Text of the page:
The September 2008 issue just arrived. On page 5, Gregory Alan Tidwell writes a column on content analysis, making the point that you can tell a lot about anyone by looking at the topics they discuss. And it’s true.
A simple exercise is to list all the church activities mentioned in a congregational bulletin. When times of worship and Bible study begin to be crowded out by things that are not worship or Bible study, a disturbing trend is uncovered.
Hmm … why would worship and Bible study be the only proper subjects of a church bulletin? Is that all a church is supposed to be about?
Well, I thought I’d check out my own church’s bulletin and see how we measure up. I sure wouldn’t want any disturbing trends at my church!
Last Sunday, our bulletin had 12 pages (small pages). The cover is just the cover, leaving 11 for content.
* One page listing prayer requests.
* One page listing the order of worship
* One page for people to turn in with comments, prayer requests, and an attendance record
* Two pages with an outline of the sermon with blanks to fill in
* One page asking for volunteers for the food book
* One page dealing with the upcoming Fall Festival
* One page asking for support for a home for the adult mentally disabled, for volunteers for our Wednesday evening meals, and reminders for upcoming community outreach events — Fall Festival, Marriage Matters, and Breakfast with Santa
* One page recruiting for the children’s ministry, announcing the marriage of a former elder, and listing the elders and ministers
* One page announcing a get together (at my house) for cradle roll parents, babies, and teachers, three trips for our High Tiders group (people older than me), recruiting for Celebrate Recovery, and giving worship and class times and guidance for visitors
* One page announcing several events for the next few months and giving attendance and contribution statistics
You know, our times of worship and Bible study are very nearly crowded entirely out of the bulletin. They’re there, but they are pretty much lost amidst all the other stuff.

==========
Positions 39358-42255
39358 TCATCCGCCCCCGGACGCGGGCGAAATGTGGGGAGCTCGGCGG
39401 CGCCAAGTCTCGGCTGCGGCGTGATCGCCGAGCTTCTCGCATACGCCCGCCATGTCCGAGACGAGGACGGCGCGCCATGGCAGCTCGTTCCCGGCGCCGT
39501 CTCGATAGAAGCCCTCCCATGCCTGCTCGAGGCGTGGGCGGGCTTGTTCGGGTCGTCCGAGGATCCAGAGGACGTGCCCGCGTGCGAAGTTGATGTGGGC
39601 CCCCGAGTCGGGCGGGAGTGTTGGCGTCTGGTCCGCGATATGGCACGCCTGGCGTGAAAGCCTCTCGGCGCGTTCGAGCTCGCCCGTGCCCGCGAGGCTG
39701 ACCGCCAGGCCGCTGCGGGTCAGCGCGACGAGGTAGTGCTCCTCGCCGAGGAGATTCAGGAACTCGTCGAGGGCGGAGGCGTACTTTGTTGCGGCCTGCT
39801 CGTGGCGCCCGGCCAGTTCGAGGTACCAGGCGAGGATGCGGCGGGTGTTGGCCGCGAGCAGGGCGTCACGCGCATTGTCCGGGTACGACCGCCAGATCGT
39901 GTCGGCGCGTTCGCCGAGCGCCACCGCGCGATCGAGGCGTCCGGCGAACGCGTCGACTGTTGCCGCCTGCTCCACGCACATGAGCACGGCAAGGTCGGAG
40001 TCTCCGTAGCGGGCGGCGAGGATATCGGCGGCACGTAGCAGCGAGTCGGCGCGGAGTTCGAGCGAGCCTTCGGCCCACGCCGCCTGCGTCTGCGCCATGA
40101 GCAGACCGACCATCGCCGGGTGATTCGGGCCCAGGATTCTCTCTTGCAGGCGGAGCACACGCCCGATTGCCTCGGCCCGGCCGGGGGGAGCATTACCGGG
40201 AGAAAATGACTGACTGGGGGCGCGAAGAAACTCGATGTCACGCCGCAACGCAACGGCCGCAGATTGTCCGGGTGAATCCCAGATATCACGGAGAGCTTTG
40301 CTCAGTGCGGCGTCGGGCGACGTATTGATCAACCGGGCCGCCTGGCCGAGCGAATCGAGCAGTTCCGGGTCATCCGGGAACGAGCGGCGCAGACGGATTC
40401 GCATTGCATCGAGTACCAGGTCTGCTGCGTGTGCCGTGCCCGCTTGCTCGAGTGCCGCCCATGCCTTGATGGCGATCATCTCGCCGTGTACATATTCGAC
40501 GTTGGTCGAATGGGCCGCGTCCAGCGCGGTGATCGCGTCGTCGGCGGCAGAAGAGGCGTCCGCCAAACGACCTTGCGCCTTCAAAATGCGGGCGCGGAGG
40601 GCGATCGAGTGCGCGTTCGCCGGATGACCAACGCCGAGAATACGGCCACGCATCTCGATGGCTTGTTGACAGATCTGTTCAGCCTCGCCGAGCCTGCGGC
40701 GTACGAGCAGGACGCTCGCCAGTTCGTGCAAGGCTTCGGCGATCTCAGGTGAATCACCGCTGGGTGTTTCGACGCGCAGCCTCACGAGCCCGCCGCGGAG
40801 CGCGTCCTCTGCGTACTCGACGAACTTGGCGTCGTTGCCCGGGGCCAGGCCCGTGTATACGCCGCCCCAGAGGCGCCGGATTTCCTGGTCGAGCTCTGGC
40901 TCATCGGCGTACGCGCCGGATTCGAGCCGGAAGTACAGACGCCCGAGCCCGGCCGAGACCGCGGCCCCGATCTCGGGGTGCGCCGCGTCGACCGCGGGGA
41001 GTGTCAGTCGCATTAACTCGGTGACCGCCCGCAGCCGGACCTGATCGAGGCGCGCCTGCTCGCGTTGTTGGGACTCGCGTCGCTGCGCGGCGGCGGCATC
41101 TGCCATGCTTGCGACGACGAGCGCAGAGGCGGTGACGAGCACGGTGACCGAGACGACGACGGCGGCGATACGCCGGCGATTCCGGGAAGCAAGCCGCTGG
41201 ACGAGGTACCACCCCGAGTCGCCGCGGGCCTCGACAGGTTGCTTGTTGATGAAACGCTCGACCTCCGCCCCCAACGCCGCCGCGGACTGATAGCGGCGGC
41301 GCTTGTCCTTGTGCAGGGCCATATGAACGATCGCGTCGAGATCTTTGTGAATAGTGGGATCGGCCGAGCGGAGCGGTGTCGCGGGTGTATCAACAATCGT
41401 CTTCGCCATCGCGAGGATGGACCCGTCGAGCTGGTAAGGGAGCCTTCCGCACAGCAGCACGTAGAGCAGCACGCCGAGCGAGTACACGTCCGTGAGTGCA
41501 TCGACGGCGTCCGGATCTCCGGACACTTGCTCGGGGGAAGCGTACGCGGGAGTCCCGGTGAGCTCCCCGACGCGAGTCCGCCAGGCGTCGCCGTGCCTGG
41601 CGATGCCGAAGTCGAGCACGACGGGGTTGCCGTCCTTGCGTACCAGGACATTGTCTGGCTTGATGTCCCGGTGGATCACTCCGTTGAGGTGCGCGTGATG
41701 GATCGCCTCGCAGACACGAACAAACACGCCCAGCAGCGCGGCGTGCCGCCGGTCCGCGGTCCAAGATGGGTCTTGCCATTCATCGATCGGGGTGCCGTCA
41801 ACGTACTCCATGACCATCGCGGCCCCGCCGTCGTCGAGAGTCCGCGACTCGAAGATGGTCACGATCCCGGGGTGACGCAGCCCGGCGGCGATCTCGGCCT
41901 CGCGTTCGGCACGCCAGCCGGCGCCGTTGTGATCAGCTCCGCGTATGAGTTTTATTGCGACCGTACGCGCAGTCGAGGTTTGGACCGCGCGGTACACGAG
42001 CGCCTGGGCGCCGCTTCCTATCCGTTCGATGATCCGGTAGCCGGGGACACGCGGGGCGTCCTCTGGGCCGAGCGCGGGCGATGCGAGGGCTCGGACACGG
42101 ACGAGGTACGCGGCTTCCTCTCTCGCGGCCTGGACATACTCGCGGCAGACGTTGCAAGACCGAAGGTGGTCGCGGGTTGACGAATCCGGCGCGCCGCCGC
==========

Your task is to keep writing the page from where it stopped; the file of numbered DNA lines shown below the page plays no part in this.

Well, we sure seem to have a disturbing trend. We might even be a disturbed church. Actually, I’m a little embarrassed, because these bulletins are normally filled with solicitations for help for those outside the church — but we just finished several such events — a giveaway for international students at the University of Alabama, a school supply drive for children of those we provide with groceries and others, and rebuilding a house destroyed by fire. Or information about our missionaries.
Except, you know, helping those people this way is neither worship nor Bible study, so I suppose we’d still be suffering from a disturbing trend.
And so, judging our bulletin by the Gospel Advocate, we’re pretty disturbed. It’s true. But measure us by these verses, and see how we do —
(Heb 10:24-25) And let us consider how we may spur one another on toward love and good deeds. 25 Let us not give up meeting together, as some are in the habit of doing, but let us encourage one another–and all the more as you see the Day approaching.
Do we encourage one another to love and good works? Do we try to encourage each other?
So I thought I’d see what the Bible says about being disturbing —
(Acts 4:2) They were greatly disturbed because the apostles were teaching the people and proclaiming in Jesus the resurrection of the dead.
(Acts 19:23) About that time there arose a great disturbance about the Way.
And so it seems we’re supposed be disturbing. And so I’m glad we have a disturbing trend! I think I’ll discuss with my fellow elders how we might be even more disturbing. Maybe we’ll take the order of worship out altogether and replace it with a disturbing update from our missionaries. Or a disturbing report on hurricane relief efforts … something that disturbs.
May God produce a disturbing trend in all our churches. And may we be more disturbing every year.